The Anonymous Widower

Anxiety Over HS2 Eastern Leg Future

I did think about giving this post a title of Hear We Go Again, as it yet another story about delaying or cancelling the Eastern Leg of High Speed Two.

But in the end I decided to use the title of the article in the September 2021 Edition of Modern Railways.

I wrote about this subject in Is The Eastern Leg Of High Speed Two Under Threat? in December 2020.

In that post, this was my major conclusion.

To achieve the required timings for High Speed Two, major improvements must be made to existing track on the East Coast Main Line and these improvements will mean that existing services will be competitive with High Speed Two on time.

It is backed up by the timings in the following table., which show the direct time by High Speed Two and my best estimate of time on an improved East Coast Main Line.

  • Bradford – Will not served by High Speed Two – One hour and fifty-four minutes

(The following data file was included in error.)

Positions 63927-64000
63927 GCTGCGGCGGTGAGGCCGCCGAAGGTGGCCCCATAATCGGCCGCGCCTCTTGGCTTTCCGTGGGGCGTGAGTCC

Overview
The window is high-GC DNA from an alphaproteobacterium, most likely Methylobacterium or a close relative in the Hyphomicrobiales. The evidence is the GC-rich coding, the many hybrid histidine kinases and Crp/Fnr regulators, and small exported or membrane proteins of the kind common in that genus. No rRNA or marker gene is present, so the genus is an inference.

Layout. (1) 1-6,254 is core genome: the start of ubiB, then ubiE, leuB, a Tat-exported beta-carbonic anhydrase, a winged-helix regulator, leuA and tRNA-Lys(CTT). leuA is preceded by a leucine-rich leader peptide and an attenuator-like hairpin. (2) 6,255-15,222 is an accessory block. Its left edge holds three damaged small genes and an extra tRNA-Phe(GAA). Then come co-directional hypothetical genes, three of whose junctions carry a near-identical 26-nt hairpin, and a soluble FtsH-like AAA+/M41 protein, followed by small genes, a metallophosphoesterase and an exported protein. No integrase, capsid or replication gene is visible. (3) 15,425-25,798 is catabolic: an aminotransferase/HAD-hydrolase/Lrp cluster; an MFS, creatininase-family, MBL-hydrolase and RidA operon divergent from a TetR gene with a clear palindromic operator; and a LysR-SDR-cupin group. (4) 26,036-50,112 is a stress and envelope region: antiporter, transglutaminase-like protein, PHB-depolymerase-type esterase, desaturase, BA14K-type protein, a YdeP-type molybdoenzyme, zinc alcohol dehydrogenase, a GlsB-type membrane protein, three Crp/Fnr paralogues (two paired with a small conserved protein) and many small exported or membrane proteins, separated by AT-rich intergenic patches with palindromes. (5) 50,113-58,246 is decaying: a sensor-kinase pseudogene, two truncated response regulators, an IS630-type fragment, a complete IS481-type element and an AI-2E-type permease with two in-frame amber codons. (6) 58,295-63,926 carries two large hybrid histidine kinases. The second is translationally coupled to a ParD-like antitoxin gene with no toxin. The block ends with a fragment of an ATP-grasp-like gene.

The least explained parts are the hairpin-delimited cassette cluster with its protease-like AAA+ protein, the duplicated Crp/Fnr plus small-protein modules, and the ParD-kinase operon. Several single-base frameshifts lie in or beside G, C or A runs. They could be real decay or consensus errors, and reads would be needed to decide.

• Cleethorpes – Will not served by High Speed Two – Two hours and fifty-one minutes
  • Darlington – One hour and forty-nine minutes – One hour and forty-nine minutes
  • Doncaster – Will not served by High Speed Two – One hour
  • Edinburgh – Three hours and forty minutes via Western Leg – Three hours and thirty minutes.
  • Grimsby – Will not served by High Speed Two – Two hours and thirty-six minutes
  • Harrogate – Will not served by High Speed Two – One hour and fifty-two minutes
  • Huddersfield – Will not served by High Speed Two – Two hours and eight minutes